This created a desire among average people for a more personal religious encounter—or at the very least, more direct access to the tangible benefits that religion supposedly provided. Many people started to develop a fascination with the “exotic” religious practices connected with migrant peoples, which made access to these practices all the more alluring. Freelance specialists, with their easily accessible, piecemeal services such as one-off healings, fertility rites, apotropaic spells, or the interpretation of animal entrails catered to specific concerns. Freelancers were the ideal people to capitalize on these circumstances in order to market their skills.

Many of these freelance experts were “foreigners” who were frequently “ethnically coded” by the authors writing about them. Ethnic coding refers to the correlation of certain practices or traditions with distinct ethnic groups. The result of this discursive process was that many assumed people from certain regions were “naturally disposed [to some skills] due to their ancestry or provenance.” Cicero, for example, discusses the innate divinatory skills of Egyptians and Babylonians. The attention to foreign religious experts was so conventional that they appear to make up “a common class of religious activity even if they differed with respect to ethnicity, particular skills and practices, and representations.” Wendt observes that Judeans were considered some of these exotic foreigners whose religious skills ranged from interpreting portents, oracles, and dreams to banishing demons and performing purification rites is important for Wendt’s theorizing of key figures within the Christian tradition.  For example, Vespasian’s easy acceptance of the prophecy that Josephus made about his future reign shows how Judean specialists were received by Romans who were interested in their exotic, premonitory wisdom.

“The presence of freelance experts, reveals ‘Judean religion’ to be both more varied and more comparable in its variety to Greek, Egyptian, or Persian religion…”

The diverse practices of freelance experts and the ways that authors represent them are indicative of widespread religious competition. In her earlier discussion of legislative dealings with such freelance experts, Wendt indicates how legal categories (and the threat of punishment for transgressing them) provide the ideal occasion for competitive rhetoric, especially for those who self-identify as “apologetic writers, entrepreneurial competitors, and informants.” Writing itself furthered the space to engage in competition: “the ability to commit a religious program to writing allowed for considerably more ambitiousness, more elaboration, and an exchange of ideas among the relatively few specialist capable of producing such writings in the first place.” She theorizes on the role that writing plays in religious competition and offers new ways to think about the long-problematic categories of magic, religion, and philosophy. Not only are these categories polemical in the literary sources (and hence should not be adopted by scholars as analytical categories), but they also are themselves the product of religious competition.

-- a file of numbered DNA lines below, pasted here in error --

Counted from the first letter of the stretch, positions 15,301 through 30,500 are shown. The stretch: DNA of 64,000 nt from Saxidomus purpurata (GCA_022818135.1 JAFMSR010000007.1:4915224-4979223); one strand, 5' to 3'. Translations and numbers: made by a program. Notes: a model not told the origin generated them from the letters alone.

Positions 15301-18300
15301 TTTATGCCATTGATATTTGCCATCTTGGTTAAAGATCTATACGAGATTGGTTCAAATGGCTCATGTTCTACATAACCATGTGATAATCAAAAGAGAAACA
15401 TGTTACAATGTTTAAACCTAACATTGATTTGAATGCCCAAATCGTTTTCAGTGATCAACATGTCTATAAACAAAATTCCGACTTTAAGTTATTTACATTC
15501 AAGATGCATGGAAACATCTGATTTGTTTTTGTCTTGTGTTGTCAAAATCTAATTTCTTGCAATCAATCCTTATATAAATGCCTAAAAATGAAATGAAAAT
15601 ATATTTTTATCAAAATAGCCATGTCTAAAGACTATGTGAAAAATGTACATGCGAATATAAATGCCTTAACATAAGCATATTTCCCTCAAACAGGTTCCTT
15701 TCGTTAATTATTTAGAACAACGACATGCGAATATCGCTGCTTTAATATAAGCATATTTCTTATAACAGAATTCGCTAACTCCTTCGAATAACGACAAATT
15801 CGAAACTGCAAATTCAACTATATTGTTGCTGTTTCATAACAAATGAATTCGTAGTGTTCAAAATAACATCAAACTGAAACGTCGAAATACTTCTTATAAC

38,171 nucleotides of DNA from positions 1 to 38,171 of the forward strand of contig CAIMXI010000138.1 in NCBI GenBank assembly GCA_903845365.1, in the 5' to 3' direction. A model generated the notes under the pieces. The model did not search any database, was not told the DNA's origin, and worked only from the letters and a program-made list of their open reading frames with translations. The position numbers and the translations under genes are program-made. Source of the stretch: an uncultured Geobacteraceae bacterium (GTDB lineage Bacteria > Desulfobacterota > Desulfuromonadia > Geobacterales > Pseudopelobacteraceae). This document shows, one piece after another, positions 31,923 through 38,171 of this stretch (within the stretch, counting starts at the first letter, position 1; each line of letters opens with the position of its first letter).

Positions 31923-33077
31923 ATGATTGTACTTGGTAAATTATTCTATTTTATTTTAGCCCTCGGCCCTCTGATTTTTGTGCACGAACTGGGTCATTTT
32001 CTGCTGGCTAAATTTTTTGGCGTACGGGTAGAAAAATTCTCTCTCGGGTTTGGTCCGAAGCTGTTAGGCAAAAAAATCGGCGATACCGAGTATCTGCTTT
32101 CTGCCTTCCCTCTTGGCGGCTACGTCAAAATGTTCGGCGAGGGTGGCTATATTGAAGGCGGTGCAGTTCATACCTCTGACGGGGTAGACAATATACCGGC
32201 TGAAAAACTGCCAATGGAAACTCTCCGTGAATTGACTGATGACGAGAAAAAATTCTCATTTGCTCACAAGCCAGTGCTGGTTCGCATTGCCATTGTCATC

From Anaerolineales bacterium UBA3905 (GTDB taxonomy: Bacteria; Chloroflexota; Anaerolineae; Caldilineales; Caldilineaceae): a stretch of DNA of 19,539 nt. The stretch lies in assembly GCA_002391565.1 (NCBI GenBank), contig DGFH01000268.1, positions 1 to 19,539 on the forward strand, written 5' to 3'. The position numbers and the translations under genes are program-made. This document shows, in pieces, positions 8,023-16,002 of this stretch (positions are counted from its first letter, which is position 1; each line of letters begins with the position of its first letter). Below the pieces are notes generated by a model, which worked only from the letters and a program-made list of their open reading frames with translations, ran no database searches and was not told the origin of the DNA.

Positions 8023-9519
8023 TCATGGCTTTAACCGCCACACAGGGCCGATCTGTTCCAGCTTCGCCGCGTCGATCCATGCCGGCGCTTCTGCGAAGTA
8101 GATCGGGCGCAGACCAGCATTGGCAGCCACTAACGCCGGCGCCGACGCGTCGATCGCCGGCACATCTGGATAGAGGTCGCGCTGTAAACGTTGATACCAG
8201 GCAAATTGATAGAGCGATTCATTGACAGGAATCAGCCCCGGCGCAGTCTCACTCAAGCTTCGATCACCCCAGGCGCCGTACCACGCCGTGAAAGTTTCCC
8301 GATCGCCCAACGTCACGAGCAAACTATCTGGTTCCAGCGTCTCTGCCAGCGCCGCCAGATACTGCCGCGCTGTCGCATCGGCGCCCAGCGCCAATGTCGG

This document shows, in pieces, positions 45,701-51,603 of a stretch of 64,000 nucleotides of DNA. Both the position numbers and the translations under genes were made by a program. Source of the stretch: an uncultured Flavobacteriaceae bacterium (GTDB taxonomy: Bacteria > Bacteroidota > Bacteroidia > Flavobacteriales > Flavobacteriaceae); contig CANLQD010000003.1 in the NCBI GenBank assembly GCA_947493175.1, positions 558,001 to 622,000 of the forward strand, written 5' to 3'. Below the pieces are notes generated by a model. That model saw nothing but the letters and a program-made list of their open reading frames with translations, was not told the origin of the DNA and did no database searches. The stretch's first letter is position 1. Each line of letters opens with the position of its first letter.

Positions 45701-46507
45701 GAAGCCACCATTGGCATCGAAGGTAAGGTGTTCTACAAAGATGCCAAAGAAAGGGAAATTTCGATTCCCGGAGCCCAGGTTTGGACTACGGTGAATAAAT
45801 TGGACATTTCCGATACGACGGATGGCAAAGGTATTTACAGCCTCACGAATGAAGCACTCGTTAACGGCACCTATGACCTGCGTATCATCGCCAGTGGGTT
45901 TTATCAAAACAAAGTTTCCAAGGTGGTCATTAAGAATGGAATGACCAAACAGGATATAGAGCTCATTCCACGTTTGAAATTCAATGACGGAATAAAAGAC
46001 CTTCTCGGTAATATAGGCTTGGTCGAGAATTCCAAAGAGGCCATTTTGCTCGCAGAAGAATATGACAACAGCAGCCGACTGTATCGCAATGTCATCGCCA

This theory has serious ramifications for the study of early Christianity. Paul, in particular, self-authorizes his own missionizing activity in the eastern Mediterranean in the numerous letters to the groups he encountered. Thus, he emerges through the comparative process as an archetypal religious specialist, or in Wendt’s words, “a rare witness to the religion of freelance experts.” As Wendt argues, Paul presents himself to his audiences as a purveyor and interpreter of a distinct kind of Judean religion. He emphasizes his special training when he situates his intellectual heritage among the Pharisees (Philippians 3:5); he occasionally speaks of his abilities to perform special skills such as speaking in tongues or prophesying (1 Corinthians 14:18-19); and he consistently displays his expertise in interpreting the scriptural traditions of the Judeans (for example, Galatians 3:6-18 and Romans 9:1-33). There are many debates over Paul’s Jewish identity, but Wendt suggests that the matter of his ethnic or religious identity is far more complicated:

Appeals to ethnicity served as confirmation that Paul possessed the requisite background…to claim expertise in Judean religion…. For the sake of his own recognition, then, the apostle to the gentiles had a considerable stake in confirming the special status of the Judeans.… [which led to him] maintaining, even exaggerating, his Judean-ness for the sake of being intelligible (and credible) to his audiences.

Much of Paul’s letters make sense when one considers his writing in the context of freelance specialists.